A P P L E B E E ' S F I S H
Graham Applebee Stoney Street, London SE1
Graham Applebee is different from the other people featured in this book because he isn't a producer but a restaurateur and fishmonger. Some of his stock comes from Billingsgate but some is sent directly, eg farmed salmon from Loch Duart, in Scotland, and line-caught mackerel and sea bass from Cornwall. As much of his fish as possible is line-caught because, quite apart from the issue of sustainability, it's in better condition than fish caught in nets, as his manager, David Wilson described it: a fish struggling in a net 'loses its shine' rather in the same way as stressed meat becomes tough.
Neither Graham nor David were fishmongers before Graham opened the shop. They met working for a group of Italian restaurant in The City: Graham was the buyer and David the manager. As buyer, Graham went to Borough for vegetables and as the market developed saw that it offered a promising opportunity. Why, I asked, did they choose fish? 'Why not?' said David. 'There are very few fish shops and the fish in the supermarkets — well, I wouldn't want to buy it.'
After twenty years in the restaurant trade, he declares that he'll never, ever go back. 'Restaurants kill you! I've got children: I never saw them. The hours are very long and unsociable.' He also hated the pressure. 'You have to cater for 160 people in the space of three hours.' He's been at Borough for two years and loves it. 'Here — it's good fun. If you have a passion for something, of course you enjoy selling it.' His ambition is to open up a shop of his own. Graham on the other hand already has a restaurant in Wanstead and is hoping to start another next door.
Since opening Applebee's, Graham has developed strong opinions on the issues currently surrounding fish. He believes that the future lies in fish farming — by which he means responsible fish farming, carried out in an environmentally-friendly way and where the fish have plenty of space. He also believes that the issue of fish food, which at present is fish and thus further depletes natural resources, will soon be settled by the introduction of a non-fish alternative.
In the meanwhile, however, he says that he feels perfectly justified in selling all kinds of seafood, whether scarce or not, because the fishmonger is too far down the food chain to be relevant. By the time the fish have been caught, it's too late: effective action is needed at the fishing end. He is emphatic in his condemnation of the quota system, which he sees as pointless because the use of nets makes it impossible to control the number of fish taken, at least with any accuracy: even with the best of intentions, therefore, all the fisherman can do is to throw back the excess.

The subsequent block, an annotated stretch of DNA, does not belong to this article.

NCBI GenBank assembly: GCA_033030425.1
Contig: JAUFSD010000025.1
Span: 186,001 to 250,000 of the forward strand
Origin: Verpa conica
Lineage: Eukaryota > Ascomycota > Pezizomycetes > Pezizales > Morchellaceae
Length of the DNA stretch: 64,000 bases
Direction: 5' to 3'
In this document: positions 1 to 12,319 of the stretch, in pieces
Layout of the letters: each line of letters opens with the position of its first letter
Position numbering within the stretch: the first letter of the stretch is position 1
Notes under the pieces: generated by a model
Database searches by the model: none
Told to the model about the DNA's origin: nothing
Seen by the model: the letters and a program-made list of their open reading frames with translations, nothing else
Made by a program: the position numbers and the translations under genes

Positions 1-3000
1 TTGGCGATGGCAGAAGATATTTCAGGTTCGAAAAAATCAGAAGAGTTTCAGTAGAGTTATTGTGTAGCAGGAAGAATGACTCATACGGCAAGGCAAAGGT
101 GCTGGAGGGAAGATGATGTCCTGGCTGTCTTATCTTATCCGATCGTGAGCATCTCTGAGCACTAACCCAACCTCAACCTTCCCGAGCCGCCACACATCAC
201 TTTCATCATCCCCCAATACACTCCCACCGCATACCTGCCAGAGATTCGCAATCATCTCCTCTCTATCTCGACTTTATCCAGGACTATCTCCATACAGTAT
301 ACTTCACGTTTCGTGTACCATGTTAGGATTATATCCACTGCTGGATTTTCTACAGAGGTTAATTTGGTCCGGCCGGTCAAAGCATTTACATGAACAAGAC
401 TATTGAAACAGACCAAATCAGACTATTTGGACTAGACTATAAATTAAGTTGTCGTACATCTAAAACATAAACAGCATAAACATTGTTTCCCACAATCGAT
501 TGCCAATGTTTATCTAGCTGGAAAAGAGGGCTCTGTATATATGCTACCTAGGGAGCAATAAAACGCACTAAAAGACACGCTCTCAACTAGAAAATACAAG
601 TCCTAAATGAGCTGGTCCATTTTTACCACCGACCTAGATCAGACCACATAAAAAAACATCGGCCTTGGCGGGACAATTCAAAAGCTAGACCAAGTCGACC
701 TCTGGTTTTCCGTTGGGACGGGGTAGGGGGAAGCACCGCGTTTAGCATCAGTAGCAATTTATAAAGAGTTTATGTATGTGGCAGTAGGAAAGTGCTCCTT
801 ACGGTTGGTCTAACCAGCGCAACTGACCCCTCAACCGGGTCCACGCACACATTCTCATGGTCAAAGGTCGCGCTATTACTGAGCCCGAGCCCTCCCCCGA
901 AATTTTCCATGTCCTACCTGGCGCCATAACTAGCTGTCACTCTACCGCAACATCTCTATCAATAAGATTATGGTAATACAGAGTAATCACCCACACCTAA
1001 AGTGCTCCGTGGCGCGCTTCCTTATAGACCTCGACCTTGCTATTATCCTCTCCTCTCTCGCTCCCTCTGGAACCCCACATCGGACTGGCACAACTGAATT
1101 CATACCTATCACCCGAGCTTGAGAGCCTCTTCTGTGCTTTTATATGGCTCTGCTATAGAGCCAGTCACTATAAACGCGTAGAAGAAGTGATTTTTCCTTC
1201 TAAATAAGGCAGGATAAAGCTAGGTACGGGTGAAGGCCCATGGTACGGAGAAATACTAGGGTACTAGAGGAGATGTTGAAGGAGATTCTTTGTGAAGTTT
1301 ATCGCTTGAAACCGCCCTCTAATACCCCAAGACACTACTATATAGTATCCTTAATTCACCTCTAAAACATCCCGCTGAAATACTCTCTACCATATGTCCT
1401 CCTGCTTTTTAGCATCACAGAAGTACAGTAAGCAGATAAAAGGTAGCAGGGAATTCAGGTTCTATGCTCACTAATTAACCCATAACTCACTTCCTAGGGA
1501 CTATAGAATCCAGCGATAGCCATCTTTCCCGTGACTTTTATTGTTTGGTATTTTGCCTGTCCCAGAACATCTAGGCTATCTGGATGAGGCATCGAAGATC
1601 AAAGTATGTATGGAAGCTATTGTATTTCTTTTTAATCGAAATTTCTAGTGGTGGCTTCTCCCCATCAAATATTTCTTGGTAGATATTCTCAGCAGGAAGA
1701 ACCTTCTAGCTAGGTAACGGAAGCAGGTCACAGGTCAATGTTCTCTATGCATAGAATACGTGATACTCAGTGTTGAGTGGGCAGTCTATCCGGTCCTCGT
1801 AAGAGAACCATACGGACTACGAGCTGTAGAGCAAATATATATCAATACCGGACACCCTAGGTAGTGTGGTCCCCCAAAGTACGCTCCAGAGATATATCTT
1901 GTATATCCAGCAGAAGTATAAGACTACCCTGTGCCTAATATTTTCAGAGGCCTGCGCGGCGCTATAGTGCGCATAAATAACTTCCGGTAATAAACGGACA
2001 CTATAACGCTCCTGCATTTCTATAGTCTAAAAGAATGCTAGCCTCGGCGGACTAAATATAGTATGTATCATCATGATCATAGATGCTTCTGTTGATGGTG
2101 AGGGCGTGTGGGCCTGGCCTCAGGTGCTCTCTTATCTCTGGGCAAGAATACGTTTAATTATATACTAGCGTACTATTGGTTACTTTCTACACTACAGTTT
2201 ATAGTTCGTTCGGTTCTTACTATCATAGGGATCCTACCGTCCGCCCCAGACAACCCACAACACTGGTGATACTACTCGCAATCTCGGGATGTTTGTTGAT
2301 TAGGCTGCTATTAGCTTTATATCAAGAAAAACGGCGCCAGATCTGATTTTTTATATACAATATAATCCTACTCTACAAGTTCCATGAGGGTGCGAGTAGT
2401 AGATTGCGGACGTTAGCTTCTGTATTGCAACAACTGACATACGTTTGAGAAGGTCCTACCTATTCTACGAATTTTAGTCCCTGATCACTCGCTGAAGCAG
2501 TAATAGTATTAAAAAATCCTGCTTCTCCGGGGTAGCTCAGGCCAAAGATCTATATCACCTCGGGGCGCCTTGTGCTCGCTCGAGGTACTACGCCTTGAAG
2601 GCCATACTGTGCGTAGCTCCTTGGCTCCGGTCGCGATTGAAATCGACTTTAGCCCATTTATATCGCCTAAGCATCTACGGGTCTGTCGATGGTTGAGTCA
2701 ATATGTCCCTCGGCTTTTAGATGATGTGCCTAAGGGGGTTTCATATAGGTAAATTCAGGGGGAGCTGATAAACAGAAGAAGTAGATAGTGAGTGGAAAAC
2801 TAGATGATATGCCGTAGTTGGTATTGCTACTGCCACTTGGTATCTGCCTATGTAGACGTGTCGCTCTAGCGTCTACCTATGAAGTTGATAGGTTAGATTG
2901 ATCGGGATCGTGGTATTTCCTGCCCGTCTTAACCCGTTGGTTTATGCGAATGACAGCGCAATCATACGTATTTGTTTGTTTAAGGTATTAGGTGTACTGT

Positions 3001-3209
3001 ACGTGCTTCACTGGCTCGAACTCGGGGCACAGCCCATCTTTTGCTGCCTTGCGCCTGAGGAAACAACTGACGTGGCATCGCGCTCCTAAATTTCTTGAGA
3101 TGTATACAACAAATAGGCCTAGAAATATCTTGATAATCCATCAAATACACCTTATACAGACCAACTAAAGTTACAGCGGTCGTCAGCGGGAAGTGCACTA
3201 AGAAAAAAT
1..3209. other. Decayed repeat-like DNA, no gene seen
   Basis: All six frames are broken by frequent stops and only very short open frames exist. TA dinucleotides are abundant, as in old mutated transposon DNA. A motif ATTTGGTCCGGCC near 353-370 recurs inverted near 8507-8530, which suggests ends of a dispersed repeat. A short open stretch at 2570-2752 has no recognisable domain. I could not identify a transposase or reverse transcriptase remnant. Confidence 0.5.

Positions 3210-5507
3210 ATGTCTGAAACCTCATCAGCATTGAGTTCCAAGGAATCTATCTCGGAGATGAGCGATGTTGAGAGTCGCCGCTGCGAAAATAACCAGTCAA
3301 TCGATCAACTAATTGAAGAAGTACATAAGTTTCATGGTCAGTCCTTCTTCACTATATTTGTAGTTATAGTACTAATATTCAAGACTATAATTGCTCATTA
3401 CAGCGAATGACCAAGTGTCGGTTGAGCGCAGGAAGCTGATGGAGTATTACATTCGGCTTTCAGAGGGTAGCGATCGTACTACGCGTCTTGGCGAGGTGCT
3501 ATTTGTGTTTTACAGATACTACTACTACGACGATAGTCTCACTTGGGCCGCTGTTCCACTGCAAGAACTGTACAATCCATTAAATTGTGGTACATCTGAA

On the day of my visit, his stock included red mullet and red snapper, monkfish, turbot, Dover and lemon sole, cod, John Dory, mackerel, wild sea bass, wild sea trout, wild salmon, live langoustine, clams, scallops, and prawns. The sea bass was from Guernsey, where cold, deep water gives the best possible fish; like the farmed version, the wild salmon, was from Scotland. In general, they only stock Scottish salmon. 'Scottish is best,' declared David. 'Salmon from Canada and Alaska are noticeably different. They have darker, softer flesh which we don't prefer.'
Graham gave me a piece of wild Scottish to try and I can vouch not only for its wonderful taste but its firm, smooth, fine-grained, virtually oil-free texture. He does sometimes stock bream and gurnard (which aren't on the threatened list) but they don't sell well. He says that most of his customers pay lip-service to sustainability but in the end they buy the sort of fish they're used to and know they like.
In the belief that part of the difficulty is that people don't know what to do with lesser-known fish varieties, we have given you recipes in the hope that if you try them, they'll become favourites too.